Thursday, February 18, 2010
Rare Photos Of The The Wuchang Uprising
The Wuchang Uprising of October 10, 1911 started the Xinhai Revolution, which led to the collapse of the Qing Dynasty and the establishment of the Republic of China (ROC).
In 1900, the ruling Qing Dynasty created a modernized army called the "New Army". At the time, the city of Wuchang, on the Yangtze River in the province of Hubei, had the most modern military industry. It began manufacturing weapons and other military equipment for the New Army. Sun Yat-sen's revolutionary ideas extensively influenced the officers and soldiers of the New Army in Wuchang; many joined revolutionary organizations.
The uprising itself broke out by accident. Revolutionaries in the Russian concession of the city had been building bombs, one of which accidentally exploded. This led police to investigate, and they discovered lists of Literary Society members within the New Army. Facing arrest, and certain execution, they staged a coup. The local officials panicked and fled, and the army took over the city in less than a day. The revolutionaries then telegraphed the other provinces asking them to declare their independence. Within six weeks, fifteen provinces had seceded.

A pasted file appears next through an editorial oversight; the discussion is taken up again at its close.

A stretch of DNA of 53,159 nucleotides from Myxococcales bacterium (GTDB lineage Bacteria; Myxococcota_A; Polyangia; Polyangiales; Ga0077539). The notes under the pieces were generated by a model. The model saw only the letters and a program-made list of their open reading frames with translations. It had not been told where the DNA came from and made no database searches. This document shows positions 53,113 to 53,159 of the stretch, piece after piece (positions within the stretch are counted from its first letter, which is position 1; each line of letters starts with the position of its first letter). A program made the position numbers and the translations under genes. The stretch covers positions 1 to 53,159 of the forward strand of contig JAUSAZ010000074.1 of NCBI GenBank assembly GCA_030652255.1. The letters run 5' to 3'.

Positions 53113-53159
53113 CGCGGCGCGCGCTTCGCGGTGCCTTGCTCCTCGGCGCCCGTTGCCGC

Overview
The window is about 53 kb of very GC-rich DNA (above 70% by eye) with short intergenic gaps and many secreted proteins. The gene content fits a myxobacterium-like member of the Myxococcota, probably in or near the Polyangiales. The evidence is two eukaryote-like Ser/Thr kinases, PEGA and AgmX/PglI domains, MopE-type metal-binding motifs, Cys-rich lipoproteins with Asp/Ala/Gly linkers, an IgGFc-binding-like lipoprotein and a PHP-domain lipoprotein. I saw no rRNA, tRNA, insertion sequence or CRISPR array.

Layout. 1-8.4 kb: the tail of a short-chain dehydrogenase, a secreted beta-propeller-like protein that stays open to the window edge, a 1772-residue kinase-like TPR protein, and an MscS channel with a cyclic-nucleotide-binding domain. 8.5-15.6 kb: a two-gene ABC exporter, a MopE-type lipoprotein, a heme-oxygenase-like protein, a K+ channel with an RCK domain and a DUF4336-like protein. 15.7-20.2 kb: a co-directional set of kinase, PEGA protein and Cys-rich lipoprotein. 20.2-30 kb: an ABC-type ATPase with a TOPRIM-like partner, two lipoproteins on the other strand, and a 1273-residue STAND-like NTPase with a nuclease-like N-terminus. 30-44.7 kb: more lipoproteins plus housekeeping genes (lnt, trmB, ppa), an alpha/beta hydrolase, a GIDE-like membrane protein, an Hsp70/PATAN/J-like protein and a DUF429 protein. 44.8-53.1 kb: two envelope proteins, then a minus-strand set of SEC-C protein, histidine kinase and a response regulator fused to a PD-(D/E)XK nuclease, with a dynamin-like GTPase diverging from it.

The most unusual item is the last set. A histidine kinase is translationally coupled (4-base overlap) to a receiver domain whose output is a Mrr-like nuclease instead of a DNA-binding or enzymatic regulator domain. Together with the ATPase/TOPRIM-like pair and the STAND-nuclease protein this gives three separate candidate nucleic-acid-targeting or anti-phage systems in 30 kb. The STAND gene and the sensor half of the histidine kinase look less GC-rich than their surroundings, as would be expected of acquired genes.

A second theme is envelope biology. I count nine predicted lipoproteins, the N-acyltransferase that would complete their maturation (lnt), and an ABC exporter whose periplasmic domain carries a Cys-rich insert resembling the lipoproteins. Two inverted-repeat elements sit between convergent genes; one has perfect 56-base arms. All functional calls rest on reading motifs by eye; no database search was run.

The revolt was still considered merely the latest in a series of mutinies that had occurred in southern China. It was widely expected to be put down quickly, and ended up having much larger implications only because the Qing dynasty delayed action against the rebellion, allowing provincial assemblies in many southern provinces to declare independence from the Qing and declare allegiance to the rebellion.
October 10 is not the National Day of the People's Republic of China, but there may also be memorial activities in mainland China, usually referring to the day as the Anniversary for the Wuchang Uprising (simplified Chinese: 武昌起义纪念日).